HELENA, Mont. — Montana Gov. Steve Bullock and Republican challenger Greg Gianforte are ratcheting up their campaigns and their rhetoric with early voting underway, as they change their focus from trying to sway undecided voters to rallying their supporters to cast their votes.
By the time Election Day arrives Nov. 8, most Montana voters will have already cast their ballots, if this year follows the pattern of the past three election cycles. The secretary of state’s office last week mailed out 297,000 absentee ballots.
Gianforte, a political newcomer who sold his software company RightNow Technologies to Oracle in 2011 for $1.8 billion, has flooded the airwaves with ads touting his business background and promising to bring high-paying jobs to the state. Last week, he made several get-out-the-vote appearances with other Republican statewide candidates.
Gianforte has pledged to roll back government regulations and to lower taxes for both businesses and individuals, while knocking Bullock as a career politician who has mismanaged the state. He has spent $3.1 million of his own money to get his message out.
“I believe firmly that jobs and opportunity, which is the No. 1 need we have, only gets created in the private sector by entrepreneurs, so we’re going to focus on making it easier for Montanans to start and grow businesses,” Gianforte said in a recent interview from his Bozeman home.
Bullock said he trusts voters to judge him by the record of his first term and his plans for a second. His campaign has focused mainly on making Bullock look gubernatorial, and his official schedule is packed with public appearances across the state on a variety of issues.
His campaign staff, meanwhile, has portrayed Gianforte as an out-of-touch millionaire seeking to buy the election and whose tax cuts would hurt the state.
“Montanans have seen how I can bring people together. Montanans have seen where we can make investments, and I think it will go to what kind of Montana do we want to see for the future,” Bullock said in an interview from the governor’s residence in Helena.
Ted Dunlap, the Libertarian Party candidate, is considered a long shot in the race.
Democrats have had trouble winning governor’s races during midterm elections, when turnout among the party faithful is lower in comparison to presidential elections, said Carroll College political science professor Jeremy Johnson.
Bullock has the advantage of incumbency and of the race being held during a presidential election — one of 12 governor’s races this year, Johnson said.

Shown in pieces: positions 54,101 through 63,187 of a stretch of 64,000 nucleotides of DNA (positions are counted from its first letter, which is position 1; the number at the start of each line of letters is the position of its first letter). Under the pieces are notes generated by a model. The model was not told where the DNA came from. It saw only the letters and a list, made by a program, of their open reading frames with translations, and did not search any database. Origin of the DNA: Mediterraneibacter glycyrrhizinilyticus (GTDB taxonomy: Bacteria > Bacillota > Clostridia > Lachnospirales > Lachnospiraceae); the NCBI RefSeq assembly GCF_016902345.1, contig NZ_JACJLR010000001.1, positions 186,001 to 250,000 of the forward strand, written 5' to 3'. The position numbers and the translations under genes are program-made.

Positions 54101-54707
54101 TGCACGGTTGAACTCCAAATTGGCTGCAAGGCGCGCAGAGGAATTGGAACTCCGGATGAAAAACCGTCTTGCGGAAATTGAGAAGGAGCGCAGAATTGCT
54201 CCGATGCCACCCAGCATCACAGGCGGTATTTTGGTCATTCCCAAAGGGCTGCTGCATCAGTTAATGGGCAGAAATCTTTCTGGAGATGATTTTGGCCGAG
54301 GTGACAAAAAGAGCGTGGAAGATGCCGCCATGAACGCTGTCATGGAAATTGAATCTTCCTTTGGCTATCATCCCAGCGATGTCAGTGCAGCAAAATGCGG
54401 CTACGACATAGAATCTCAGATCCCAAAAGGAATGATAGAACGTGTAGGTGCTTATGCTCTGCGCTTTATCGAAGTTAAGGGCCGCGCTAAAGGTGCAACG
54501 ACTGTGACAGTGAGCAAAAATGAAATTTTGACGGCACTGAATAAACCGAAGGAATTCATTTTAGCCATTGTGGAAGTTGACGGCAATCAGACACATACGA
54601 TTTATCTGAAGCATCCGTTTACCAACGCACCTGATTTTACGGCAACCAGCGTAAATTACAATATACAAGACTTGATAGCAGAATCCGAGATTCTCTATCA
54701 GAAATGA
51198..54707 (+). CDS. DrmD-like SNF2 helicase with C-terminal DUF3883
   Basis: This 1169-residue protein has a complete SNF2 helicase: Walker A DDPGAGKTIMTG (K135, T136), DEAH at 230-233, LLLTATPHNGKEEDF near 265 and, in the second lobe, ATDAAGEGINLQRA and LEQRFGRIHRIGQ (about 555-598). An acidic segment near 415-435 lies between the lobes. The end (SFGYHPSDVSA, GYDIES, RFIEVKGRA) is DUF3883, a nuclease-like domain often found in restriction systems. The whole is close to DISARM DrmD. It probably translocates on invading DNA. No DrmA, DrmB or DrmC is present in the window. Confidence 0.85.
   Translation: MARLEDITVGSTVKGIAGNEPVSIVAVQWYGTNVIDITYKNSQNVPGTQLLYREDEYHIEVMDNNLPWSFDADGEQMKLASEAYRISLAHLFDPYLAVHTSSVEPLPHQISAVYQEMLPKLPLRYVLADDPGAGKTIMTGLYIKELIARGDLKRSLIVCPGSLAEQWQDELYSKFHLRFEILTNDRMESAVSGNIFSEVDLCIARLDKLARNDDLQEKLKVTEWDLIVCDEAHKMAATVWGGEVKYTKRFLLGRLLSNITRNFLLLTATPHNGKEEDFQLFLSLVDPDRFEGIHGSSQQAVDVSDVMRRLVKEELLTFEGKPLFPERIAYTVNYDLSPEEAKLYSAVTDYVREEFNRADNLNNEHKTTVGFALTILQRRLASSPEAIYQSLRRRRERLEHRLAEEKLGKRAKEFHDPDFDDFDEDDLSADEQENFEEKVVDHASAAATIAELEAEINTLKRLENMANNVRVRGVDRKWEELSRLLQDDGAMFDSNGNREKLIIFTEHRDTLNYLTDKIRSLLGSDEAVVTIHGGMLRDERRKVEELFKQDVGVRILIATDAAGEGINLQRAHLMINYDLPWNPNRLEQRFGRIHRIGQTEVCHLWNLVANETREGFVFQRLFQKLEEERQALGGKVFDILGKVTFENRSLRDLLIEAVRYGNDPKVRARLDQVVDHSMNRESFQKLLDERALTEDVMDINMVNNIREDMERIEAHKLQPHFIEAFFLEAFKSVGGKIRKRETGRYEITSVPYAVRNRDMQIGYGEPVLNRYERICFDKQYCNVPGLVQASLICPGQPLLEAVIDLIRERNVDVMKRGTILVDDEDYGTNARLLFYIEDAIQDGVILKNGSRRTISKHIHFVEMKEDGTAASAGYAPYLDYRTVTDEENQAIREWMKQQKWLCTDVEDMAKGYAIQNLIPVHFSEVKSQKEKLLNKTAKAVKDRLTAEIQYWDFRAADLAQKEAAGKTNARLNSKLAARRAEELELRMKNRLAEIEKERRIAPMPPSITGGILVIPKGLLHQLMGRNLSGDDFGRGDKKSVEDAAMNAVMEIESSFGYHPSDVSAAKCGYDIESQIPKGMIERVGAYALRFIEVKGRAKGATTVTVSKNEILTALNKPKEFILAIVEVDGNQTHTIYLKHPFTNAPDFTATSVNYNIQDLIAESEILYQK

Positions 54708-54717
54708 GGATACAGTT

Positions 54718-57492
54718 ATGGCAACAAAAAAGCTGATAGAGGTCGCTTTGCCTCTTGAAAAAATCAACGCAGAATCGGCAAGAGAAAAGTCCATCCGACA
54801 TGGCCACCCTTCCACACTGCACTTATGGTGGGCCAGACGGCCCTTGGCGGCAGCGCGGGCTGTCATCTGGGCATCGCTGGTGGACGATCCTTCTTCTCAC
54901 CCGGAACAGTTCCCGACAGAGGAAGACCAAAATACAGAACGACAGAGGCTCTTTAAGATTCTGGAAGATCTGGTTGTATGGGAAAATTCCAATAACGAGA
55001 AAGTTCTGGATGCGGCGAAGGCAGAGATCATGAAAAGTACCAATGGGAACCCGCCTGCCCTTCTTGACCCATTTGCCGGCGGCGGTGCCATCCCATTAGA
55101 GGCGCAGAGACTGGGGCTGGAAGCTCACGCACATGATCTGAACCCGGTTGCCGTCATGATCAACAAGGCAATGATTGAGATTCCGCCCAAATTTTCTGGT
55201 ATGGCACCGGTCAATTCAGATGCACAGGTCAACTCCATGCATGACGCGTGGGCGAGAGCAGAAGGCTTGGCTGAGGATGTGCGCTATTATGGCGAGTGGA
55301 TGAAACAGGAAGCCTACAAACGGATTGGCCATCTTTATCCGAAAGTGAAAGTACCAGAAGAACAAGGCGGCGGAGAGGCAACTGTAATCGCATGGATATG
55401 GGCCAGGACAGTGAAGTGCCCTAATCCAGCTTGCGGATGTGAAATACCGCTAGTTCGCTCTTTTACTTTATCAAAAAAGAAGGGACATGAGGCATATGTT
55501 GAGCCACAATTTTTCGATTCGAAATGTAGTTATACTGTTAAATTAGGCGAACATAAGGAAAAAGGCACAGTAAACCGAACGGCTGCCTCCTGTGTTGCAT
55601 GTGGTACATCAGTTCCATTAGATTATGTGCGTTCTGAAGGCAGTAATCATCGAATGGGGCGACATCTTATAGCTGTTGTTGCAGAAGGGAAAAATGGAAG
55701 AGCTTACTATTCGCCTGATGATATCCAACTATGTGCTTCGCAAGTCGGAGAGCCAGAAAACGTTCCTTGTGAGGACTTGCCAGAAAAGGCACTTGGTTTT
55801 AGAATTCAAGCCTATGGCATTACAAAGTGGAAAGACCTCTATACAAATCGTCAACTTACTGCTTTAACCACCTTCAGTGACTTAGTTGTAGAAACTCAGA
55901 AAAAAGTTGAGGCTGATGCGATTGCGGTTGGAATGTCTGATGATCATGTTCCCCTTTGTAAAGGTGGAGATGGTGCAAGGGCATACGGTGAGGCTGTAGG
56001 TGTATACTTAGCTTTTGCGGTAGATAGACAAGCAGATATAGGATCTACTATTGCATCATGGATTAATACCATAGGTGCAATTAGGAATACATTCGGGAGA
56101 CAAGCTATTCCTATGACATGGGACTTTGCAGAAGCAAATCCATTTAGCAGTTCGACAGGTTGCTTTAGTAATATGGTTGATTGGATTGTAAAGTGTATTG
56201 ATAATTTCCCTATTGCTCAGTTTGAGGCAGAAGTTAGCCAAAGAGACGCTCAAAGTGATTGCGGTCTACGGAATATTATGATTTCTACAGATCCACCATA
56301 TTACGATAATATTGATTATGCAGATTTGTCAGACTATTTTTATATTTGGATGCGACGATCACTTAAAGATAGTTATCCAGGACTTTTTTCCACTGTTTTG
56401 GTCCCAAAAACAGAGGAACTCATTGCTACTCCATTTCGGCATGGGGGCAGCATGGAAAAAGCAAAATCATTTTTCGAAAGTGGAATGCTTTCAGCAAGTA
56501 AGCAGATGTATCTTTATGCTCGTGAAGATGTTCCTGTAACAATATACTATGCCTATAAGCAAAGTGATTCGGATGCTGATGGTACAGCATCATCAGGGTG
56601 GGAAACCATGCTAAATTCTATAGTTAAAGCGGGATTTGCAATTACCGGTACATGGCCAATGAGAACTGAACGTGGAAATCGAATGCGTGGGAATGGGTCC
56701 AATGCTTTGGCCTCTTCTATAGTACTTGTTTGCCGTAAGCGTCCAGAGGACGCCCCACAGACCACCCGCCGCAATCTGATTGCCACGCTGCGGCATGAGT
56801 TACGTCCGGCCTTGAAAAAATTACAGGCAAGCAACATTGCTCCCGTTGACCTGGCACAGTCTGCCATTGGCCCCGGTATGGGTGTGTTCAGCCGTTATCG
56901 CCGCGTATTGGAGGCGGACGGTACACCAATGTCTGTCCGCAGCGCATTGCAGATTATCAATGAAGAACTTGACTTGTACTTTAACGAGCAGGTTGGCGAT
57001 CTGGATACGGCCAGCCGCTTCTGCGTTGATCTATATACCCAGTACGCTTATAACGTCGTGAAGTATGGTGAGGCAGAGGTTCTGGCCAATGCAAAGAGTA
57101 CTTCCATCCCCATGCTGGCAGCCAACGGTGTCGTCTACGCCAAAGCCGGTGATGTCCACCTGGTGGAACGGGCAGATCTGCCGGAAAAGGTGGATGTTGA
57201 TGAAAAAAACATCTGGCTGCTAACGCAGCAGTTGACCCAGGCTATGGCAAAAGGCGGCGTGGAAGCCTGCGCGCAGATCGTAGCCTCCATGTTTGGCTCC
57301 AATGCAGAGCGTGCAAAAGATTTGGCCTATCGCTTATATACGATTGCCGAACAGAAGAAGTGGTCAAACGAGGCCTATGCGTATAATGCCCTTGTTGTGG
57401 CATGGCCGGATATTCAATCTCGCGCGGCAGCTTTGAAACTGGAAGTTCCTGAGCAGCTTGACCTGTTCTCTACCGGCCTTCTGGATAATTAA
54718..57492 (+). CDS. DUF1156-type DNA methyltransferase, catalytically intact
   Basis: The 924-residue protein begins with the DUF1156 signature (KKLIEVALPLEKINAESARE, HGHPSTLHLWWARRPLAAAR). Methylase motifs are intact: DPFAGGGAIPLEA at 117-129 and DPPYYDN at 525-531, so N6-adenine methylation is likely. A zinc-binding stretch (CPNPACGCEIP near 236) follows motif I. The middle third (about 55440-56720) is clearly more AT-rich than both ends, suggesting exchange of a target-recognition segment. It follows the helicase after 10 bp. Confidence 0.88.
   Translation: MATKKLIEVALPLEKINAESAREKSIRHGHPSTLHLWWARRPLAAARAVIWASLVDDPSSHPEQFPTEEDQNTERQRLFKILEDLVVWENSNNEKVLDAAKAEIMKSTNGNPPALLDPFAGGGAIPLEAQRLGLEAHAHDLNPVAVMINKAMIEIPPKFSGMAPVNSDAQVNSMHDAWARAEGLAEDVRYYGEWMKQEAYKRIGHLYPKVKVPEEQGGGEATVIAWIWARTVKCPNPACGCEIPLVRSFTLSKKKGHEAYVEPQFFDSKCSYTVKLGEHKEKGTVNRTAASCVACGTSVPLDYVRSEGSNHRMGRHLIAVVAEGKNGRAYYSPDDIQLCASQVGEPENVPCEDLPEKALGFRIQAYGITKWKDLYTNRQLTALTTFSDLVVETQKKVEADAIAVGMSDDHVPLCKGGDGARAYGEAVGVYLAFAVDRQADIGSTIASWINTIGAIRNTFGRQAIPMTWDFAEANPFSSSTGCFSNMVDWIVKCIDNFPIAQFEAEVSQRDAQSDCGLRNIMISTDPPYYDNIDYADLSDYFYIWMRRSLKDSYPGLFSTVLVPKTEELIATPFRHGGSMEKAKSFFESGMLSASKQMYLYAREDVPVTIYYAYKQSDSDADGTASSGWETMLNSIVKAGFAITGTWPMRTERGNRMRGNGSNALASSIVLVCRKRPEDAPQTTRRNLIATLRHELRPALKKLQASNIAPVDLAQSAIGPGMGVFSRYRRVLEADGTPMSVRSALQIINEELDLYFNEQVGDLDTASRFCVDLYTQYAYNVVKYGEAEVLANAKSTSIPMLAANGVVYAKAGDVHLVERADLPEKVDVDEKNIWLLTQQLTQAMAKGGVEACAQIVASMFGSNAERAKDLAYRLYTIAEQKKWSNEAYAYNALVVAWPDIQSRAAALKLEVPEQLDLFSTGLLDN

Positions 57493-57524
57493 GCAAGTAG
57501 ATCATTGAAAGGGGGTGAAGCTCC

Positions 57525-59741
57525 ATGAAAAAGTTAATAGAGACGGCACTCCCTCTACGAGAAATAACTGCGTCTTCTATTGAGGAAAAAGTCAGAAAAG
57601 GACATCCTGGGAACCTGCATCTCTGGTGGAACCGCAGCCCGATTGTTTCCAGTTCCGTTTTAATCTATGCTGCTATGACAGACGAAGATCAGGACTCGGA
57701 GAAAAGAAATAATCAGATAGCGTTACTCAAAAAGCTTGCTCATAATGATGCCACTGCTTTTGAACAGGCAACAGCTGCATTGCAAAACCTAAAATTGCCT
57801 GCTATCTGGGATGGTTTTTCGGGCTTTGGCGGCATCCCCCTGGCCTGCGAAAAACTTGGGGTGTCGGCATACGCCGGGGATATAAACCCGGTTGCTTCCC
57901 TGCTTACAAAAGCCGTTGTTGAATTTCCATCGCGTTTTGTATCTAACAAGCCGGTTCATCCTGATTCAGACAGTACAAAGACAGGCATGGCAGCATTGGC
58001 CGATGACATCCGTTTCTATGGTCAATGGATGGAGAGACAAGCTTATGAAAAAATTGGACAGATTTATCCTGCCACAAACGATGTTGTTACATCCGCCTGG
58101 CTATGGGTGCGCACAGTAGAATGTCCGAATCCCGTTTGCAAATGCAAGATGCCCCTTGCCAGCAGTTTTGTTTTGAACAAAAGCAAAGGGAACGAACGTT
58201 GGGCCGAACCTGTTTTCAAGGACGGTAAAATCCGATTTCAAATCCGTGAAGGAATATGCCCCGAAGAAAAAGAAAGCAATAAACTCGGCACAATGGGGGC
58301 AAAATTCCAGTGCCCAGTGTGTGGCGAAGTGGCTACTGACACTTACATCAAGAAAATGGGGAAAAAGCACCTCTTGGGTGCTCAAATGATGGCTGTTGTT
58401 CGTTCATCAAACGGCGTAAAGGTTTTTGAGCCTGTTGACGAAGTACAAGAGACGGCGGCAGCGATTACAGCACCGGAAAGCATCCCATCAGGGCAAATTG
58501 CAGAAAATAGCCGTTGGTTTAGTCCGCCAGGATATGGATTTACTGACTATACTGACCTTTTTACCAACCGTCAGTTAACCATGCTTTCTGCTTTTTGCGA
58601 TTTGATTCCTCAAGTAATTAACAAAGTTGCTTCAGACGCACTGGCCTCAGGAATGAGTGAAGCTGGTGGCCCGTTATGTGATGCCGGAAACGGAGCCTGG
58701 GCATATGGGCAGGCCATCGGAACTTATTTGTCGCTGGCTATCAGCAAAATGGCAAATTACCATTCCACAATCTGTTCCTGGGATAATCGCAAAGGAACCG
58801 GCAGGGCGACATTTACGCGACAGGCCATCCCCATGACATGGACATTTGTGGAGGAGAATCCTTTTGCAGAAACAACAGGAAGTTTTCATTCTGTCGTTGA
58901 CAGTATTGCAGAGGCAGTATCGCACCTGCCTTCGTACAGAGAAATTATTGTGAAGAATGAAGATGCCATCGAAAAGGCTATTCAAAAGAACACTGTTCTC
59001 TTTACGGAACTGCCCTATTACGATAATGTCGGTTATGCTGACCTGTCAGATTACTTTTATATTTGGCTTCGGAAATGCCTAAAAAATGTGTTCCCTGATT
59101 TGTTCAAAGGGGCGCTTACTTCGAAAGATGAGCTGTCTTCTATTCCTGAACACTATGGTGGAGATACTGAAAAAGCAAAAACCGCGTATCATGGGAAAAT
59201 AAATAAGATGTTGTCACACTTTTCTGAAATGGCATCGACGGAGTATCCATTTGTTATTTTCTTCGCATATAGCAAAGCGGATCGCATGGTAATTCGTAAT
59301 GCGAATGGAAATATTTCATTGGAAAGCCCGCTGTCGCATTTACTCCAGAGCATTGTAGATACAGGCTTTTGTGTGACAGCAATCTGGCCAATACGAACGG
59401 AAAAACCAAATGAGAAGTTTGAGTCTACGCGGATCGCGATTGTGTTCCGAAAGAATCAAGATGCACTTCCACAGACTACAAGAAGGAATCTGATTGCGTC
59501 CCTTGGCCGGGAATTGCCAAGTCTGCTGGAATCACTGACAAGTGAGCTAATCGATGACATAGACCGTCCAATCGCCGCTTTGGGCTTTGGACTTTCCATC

“Bullock is a popular incumbent governor and has successfully weathered criticisms of his record,” Johnson said.
Gianforte has tried hard to pick apart that record. The businessman accused the governor of aligning himself with environmentalists whose lawsuits could damage Montana’s oil and coal industries. He also criticized Bullock for not pushing hard enough against federal regulations.
Those regulations over water, air quality and animal protection threaten individual property rights, natural resource production and jobs, Gianforte said.
Anybody who says federal regulations are the source of the problems is trying to scare voters, Bullock countered. The energy downturn is a product of global markets, and a governor’s real job is uniting people to figure out how to move forward, Bullock said.
It’s about taking action, not just saying “I’ll shout at Washington,” Bullock said.
Another major difference between the candidates is their tax plans. Gianforte wants to eventually eliminate the business equipment tax for companies and lower the tax rate for most individuals, offsetting the revenue loss by slowing government’s growth.
Bullock noted the business equipment tax previously was eliminated for all but the largest companies. Gianforte’s tax cuts would threaten state funding for basic services, he said.
“This has happened all across the country where they’ve gutted things like public education or higher education or the bond rating,” Bullock said. “I don’t think that’s the way to go.”
Gianforte disputed that his cuts would affect services and said Bullock has mismanaged the state budget. Revenues this year have fallen short of projections when the last budget was written in 2015. The state’s finances are still in the black, but its rainy day fund is projected to drop to below $120 million by next summer.
“That’s the legacy of Steve Bullock,” Gianforte said. “We already have a financial mess in this state, and I’m proposing we fix it.”